Receiver in the Ear (RIE) Hearing Aids: 

RIE hearing aids are popular due to the fact that they promise a lower risk of occlusion. They are also commonly referred to as Receiver in Canal hearing aids. They are small and lightweight, which means enhanced comfort during wear. However, their construction could mean that they are easily lost as it would take the wearer a while to realize that the hearing aid is gone. They are also particularly sensitive to moisture, which might mean that they would require more frequent repairs and maintenance. 

Behind the Ear (BTE) Hearing Aids: 

These are arguably the most commonly selected hearing aids for veterans as they are practical, affordable, and effective. They are ideal for alleviating more severe types of hearing loss, but can be used to treat moderate hearing loss too. The BTE hearing aid is much larger than many other styles available, which makes it easier to manipulate. Although, because of its size, it will be clearly visible. BTE hearing aids are also known to be more durable than all the other smaller hearing aid solutions. 

The hearing aid style that you select will depend on various factors. However, it is important to note that VA benefits will often only cover the cost of the most affordable types of hearing aids. Hence, the reason why BTE hearing aids are most popular among veterans. 

Hearing Aids and Tinnitus

Tinnitus, or persistent ringing in the ears, is a problem that many veterans are faced with. It is known to be caused by damage to the ears as a result of exposure to loud noise, and is said to affect around 10% of all Americans at some point or another. 

Did you know that tinnitus can take a multitude of different forms? Some veterans may experience a loud screeching in the ear, while others may experience a dull hum. Either way, it can be a debilitating condition that can lead to frustration, reduced hearing quality, and reduced quality of sleep. 

The great news is that hearing aids can help to ease the symptoms of tinnitus. Most hearing aids have been created to subtly increase the volume of background noise so that you are less likely to take much notice of the ringing in your ears. By enhancing the background noise, your brain will be able to focus on the sounds that you want to hear instead of the sound of your tinnitus much more effectively. 

Do you find that the consistent ringing in your ears makes it challenging to participate in conversations and other social situations? Hearing aids help with this too by amplifying the sounds that are directed at you. You will, therefore, have a much easier time focusing on the sound of a person’s voice, the radio or television as opposed to the tinnitus. The secret is increasing the volume of these noises to the point that they are slightly louder than the ringing in your ears. That way, the ringing can no longer take center stage or detract from the sounds that you are actively trying to listen to.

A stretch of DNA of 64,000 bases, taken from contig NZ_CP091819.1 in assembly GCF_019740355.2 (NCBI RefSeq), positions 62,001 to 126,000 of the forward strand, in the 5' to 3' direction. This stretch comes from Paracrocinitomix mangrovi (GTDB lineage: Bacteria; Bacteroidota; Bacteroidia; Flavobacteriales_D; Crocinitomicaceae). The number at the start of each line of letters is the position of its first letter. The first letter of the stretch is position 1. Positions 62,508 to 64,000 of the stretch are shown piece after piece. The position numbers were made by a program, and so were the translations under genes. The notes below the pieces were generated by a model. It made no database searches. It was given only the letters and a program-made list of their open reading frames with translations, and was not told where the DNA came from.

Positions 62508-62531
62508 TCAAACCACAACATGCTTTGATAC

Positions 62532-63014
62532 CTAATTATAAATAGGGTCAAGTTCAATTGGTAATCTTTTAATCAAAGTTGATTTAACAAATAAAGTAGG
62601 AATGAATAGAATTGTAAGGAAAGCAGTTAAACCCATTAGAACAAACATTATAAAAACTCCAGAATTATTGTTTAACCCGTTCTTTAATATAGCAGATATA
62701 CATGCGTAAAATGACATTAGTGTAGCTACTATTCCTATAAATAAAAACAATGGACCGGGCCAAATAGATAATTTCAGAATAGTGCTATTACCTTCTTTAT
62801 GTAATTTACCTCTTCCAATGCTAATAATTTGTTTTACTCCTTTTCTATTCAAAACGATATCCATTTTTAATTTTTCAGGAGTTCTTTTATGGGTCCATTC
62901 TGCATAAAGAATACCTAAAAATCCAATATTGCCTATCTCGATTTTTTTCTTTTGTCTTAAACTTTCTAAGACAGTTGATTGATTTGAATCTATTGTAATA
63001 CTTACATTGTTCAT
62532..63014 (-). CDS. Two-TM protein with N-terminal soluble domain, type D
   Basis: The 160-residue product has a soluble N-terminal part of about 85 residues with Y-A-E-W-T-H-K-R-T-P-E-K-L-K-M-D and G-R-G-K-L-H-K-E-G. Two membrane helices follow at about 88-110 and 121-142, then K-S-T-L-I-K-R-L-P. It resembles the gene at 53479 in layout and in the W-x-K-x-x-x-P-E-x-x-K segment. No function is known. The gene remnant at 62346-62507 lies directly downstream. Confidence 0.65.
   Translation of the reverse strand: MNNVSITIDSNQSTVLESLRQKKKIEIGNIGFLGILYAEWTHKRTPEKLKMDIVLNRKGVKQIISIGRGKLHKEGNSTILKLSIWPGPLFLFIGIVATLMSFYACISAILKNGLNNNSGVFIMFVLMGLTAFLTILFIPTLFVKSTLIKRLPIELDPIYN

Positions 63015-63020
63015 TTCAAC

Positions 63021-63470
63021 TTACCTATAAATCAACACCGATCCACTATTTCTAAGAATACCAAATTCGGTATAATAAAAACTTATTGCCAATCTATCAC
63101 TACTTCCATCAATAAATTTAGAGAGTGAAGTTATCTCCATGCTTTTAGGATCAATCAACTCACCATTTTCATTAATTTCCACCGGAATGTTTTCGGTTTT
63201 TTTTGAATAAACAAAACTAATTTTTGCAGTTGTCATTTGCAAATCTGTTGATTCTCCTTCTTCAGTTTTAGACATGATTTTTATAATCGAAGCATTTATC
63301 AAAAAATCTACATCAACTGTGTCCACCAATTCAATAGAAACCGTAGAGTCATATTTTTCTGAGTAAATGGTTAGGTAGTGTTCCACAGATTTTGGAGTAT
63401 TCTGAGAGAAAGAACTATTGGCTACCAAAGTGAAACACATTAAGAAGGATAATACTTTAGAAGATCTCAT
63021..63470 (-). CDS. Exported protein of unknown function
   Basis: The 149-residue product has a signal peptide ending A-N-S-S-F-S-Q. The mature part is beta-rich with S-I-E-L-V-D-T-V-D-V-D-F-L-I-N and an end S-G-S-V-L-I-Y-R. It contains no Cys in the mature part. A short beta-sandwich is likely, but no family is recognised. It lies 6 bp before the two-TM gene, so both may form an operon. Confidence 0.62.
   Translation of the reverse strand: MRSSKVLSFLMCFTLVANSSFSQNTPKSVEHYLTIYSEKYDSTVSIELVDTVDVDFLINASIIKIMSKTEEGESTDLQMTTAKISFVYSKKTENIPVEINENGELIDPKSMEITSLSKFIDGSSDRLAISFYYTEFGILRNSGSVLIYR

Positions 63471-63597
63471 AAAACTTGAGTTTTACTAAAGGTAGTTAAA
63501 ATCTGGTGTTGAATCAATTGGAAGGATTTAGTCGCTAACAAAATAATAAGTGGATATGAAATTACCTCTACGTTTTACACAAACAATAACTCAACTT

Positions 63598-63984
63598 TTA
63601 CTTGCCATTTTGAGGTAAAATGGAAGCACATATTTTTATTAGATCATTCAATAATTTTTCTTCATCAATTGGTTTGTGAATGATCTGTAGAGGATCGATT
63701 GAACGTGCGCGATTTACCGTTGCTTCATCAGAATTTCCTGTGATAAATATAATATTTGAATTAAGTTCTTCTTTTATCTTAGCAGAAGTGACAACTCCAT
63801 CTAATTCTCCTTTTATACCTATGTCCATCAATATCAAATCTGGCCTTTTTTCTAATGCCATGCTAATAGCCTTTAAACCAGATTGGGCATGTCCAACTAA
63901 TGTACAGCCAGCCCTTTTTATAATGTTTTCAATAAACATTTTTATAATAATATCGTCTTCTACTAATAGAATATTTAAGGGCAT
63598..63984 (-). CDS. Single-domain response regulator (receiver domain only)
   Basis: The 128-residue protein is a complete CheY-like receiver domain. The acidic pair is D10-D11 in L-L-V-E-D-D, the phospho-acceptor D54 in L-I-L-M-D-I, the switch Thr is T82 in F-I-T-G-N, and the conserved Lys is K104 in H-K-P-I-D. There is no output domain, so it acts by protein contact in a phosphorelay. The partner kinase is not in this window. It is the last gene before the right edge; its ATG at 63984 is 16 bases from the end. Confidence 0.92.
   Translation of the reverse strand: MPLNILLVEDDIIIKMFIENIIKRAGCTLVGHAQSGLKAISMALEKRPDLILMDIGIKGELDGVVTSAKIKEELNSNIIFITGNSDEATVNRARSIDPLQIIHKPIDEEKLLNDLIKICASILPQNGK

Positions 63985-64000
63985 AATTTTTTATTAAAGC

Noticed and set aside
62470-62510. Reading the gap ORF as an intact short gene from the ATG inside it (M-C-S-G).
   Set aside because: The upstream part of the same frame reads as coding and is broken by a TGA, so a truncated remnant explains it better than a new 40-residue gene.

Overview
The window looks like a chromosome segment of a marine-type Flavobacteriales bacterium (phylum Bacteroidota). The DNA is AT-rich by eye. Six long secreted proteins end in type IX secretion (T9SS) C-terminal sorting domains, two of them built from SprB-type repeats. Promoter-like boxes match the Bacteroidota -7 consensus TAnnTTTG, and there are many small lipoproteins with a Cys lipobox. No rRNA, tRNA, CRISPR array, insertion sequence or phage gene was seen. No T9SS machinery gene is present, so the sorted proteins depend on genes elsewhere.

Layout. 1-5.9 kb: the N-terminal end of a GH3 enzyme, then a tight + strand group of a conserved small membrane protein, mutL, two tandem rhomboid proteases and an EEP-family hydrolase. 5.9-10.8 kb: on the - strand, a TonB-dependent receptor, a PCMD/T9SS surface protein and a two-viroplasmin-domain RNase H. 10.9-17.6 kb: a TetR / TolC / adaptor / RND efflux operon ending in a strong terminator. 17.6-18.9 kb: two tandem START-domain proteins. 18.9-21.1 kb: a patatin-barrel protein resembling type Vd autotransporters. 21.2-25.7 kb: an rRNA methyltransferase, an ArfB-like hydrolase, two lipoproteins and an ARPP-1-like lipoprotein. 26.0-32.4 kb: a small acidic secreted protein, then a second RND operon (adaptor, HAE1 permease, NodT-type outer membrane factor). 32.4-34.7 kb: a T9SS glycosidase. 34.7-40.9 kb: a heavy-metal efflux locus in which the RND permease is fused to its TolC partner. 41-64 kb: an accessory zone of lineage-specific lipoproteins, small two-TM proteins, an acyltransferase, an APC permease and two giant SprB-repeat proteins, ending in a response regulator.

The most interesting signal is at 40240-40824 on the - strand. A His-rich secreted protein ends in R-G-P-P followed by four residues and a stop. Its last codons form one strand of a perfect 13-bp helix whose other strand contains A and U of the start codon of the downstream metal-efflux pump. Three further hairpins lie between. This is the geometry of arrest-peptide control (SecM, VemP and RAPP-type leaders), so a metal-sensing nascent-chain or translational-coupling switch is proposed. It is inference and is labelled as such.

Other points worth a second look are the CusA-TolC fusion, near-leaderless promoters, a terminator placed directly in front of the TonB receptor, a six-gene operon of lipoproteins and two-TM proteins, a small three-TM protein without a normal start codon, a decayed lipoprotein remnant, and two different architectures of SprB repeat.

Modern-day hearing aids often come with a technological feature that is specifically designed to help reduce the noticeability of a person’s tinnitus. The hearing aids that boast this feature basically play white noise or artificial sounds directly into the ear to provide a sound that is supposed to reduce the signal-to-noise ratio of the annoying ringing or buzzing. It is essentially a type of ‘tinnitus therapy’ that aids in teaching your brain how to “turn down” the volume of your tinnitus symptoms as you go about your day-to-day life. 

Many hearing aids of today are also designed to connect to smartphones. These types of hearing aids will often be able to play various sounds to encourage a sound-enriched environment through unique smartphone apps. These types of hearing aids are available in numerous styles including BTE, RIE, IIC, and CIC, to name a few. For more information about these specific types of hearing aids, ask your hearing health professional.

The reality is that tinnitus often goes hand in hand with hearing loss, especially when it comes to veterans and, in most cases, both issues are caused by long-term exposure to loud noises. 

Remember, if you believe that you are suffering from tinnitus, it is essential that you see a medical professional for confirmation. This is due to the fact that it is a condition that can be triggered by other health problems, not just exposure to loud noise during your service years. For instance, tinnitus can sometimes be caused by high blood pressure, metabolic disorder, middle ear disease, head, and neck trauma, TMJ disorder, and autoimmune disorders.

If your tinnitus is, in fact, noise-induced, there is no cure for the problem other than being fitted with a good quality hearing aid. However, if the tinnitus has been brought about as a result of any of the other health conditions above, you can get rid of it completely. Obviously, in order to do this, you will need to treat the underlying health condition before you are able to notice any improvement in the ringing or buzzing in your ears. 

The Chenault House of Hearing can help you to make the most of your VA hearing aid benefits in Sachse, TX. Contact us today for more information about these benefits or about the general cost of hearing aids, including advanced Beltone in-ear hearing aids.